Now before I get attacked from multiple sides with scripture verses and teachings from the Bible that say God answers our prayers and that the reason we don’t have is because we don’t ask (yes, I’ve read the book of James), I know there is a very scriptural truth that prayer moves God’s heart and causes him to act. Jesus did say that whatever we ask for “in his name” will be “given to [us].” Yes, I know that – so cool your jets and take a deep breath before you call me a heretic 🙂 Here’s what I am saying: The power of prayer rests not in me (or us) but in the one to whom we pray. And, what I’ve learned over time, is that the number one thing (or person) prayer changes is me. I have to believe that when I pray for safety God keeps me safe because he redefines my definition of safety; when I pray for healing God heals because he redefines my definition of healing to match his. In Isaiah I read, “’My thoughts are nothing like your thoughts,’ says the Lord. ‘And my ways are far beyond anything you could imagine.’” Or as the NIV translates it, “Neither are my ways your ways.” God doesn’t operate in ways that often make sense to us! Let’s go back to my sister for a second. The fact is she died. The reality is that God healed her forever – and what I prayed for was healing. In a very real sense God answered my prayer – maybe not how I thought I wanted it answered, but he answered my prayer. And the real answer he gave me was that he changed my perspective on life, sickness, death, and prayer through the whole process to align more closely to his perspective.
Too often we (and when I say “we” I probably mean “me”) approach praying to God like the ancient rubbing the genie in the bottle issue – if we just say the “magic word” then we’ll get what “we wish” for. Sometimes I think we even reinforce this by how we (again, perhaps I should say I) raise our kids: so often while teaching manners we tell them that the word “please” is what? The “magic word”! Until they say “the magic word” we ignore them, and then once they say “the magic word” – BAM! They get what they ask for. It’s the genie in the bottle routine played out multiple times a day in every household in America with children in it! We raise our kids this way because we were raised this way – so is it any wonder we start to think God owes us something when we ask “in Jesus’ name,” like tacking on “Jesus” at the end of our prayers is the “magic word” and divine equivalent of saying “please” to our parents? Again, I’m not saying it’s wrong to train children to use good manners – don’t get lost and distracted by the analogy here – what I’m saying is we can’t approach God in the same way we often teach our children to approach us.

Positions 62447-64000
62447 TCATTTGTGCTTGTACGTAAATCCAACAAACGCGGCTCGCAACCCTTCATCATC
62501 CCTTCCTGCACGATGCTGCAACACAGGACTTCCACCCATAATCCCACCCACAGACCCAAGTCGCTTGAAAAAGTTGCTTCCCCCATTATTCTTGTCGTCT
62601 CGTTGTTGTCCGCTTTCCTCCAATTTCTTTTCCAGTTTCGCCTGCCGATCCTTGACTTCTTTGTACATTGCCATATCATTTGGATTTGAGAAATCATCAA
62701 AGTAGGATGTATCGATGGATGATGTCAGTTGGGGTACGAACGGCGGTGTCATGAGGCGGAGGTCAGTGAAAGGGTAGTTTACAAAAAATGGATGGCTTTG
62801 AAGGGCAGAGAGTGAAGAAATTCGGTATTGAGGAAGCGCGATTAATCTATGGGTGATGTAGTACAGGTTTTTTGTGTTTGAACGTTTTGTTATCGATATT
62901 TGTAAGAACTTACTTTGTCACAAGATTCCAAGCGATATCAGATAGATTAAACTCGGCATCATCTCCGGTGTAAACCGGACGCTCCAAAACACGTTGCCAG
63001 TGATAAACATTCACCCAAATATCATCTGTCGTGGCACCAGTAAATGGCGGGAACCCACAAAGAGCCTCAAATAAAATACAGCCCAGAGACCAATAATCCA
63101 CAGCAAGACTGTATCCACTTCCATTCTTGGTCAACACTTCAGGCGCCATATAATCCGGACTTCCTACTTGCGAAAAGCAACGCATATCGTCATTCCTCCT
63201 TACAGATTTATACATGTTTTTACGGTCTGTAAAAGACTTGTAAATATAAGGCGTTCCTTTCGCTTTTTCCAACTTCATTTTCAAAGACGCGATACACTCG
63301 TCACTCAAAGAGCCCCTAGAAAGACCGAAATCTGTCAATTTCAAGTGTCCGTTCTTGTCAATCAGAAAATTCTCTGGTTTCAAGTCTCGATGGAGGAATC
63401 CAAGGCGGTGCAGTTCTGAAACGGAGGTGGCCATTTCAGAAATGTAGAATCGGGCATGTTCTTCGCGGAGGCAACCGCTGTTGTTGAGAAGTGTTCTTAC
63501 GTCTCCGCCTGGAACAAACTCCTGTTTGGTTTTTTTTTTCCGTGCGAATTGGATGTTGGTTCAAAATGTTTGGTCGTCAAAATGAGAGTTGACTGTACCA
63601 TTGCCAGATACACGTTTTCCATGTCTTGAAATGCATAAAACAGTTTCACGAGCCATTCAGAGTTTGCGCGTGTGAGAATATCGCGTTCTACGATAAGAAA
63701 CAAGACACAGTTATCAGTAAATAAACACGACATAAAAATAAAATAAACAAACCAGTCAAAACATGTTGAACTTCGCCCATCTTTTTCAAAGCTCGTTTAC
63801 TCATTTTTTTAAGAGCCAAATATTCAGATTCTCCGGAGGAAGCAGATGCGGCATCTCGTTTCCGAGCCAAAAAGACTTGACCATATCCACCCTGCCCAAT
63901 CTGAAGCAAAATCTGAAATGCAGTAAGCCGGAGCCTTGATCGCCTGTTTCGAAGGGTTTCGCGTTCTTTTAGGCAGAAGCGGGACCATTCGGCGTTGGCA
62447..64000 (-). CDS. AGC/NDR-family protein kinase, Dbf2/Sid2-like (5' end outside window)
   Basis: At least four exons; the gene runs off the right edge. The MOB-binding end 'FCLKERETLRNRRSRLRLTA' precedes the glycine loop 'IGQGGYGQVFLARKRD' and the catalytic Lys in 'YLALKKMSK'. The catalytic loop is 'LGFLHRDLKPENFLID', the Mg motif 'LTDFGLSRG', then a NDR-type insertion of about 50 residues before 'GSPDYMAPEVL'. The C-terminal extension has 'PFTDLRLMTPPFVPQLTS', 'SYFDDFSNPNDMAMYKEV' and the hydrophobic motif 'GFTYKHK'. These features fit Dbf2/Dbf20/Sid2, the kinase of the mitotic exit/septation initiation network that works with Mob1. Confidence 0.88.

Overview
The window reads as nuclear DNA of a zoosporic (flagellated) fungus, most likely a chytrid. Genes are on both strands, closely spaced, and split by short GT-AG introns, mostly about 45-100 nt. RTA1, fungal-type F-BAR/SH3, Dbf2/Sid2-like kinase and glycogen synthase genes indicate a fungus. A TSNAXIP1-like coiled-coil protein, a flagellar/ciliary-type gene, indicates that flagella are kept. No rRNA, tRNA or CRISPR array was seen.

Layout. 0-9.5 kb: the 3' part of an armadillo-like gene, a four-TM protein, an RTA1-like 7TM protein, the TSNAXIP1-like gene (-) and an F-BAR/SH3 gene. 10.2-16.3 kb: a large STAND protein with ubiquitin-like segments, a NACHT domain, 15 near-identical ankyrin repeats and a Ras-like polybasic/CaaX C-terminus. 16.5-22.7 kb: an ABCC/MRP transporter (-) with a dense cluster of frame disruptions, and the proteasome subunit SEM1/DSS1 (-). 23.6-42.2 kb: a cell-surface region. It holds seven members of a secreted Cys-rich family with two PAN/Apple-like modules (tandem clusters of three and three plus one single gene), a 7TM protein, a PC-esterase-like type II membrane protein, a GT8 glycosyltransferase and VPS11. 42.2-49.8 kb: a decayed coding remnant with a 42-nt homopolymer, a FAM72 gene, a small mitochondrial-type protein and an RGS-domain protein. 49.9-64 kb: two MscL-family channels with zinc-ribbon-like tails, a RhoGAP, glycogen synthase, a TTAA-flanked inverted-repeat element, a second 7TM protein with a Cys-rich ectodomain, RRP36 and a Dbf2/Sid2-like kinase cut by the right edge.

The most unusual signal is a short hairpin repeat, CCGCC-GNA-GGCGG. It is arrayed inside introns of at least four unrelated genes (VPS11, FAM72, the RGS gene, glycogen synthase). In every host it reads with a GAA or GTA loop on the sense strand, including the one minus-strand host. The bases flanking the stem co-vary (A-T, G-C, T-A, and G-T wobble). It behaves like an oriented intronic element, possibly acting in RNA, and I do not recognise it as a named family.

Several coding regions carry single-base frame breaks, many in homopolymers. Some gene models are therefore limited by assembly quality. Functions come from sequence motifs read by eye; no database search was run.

And therein lies the real problem. Mark Driscoll compares talking with God to a toddler talking with his daddy – and I can think of no better analogy than that one. But we also need to get rid of the junk we put into that picture (like the “magic word” issue) and look deeper and see the heart of the daddy and the heart of the child. That’s the point of the image – but first we need to get past the baggage we bring into it.
Now I’m not trying to be super-spiritual or anything, but here’s the question I found myself asking after the storm: “Is the reason we (translation: I) didn’t suffer any further damage is because my faith wasn’t strong enough to withstand any more? And if the answer to that is yes then shame on me.” Now I’m not going to say that the reason I didn’t suffer any more loss than I did is because my faith is “too weak” because I also know that God does – for his own reasons and because of no value of my own – protects us and blesses us, so I’m not going to get all guilt-ridden because I didn’t suffer a major loss. So the question becomes, how can we view even the disasters as a blessing from God. Look at Job’s words again: he had lost everything except his own life (but even that wasn’t great because of all the health problems he had), but he was able to praise the Lord even in disaster.
In the New Testament we read to give thanks in “everything” and rejoice “at all times”. Those are two verses I think were meant to be taken literally but we rationalize away (even those of us who claim to take the Bible “literally”!). So here’s a radical thought maybe we really are supposed to rejoice in suffering.
This post is getting very long and I fear it’s degenerating into rambling, so I’ll wrap it up. Here’s the question we all (myself included) need to come up with an answer to (how many times have I said that in this post?): Do I believe in a God who is all-powerful and in control at all times or do I believe in a God who relegates the outcome of situations to me, a sinful, weak, selfish human? The answer to that question will dictate how we live every minute of our lives. Either we rest in the grace of God or we don’t; either we trust in God’s goodness or we don’t; either we believe prayer changes us or we believe that when things don’t go as planned it means our prayer and faith just weren’t strong enough to change him; either we believe our perspective is sometimes (often?) wrong or God’s is; either we believe we are in control or God controls it all.
I don’t know about you, but I’m going with God on this one.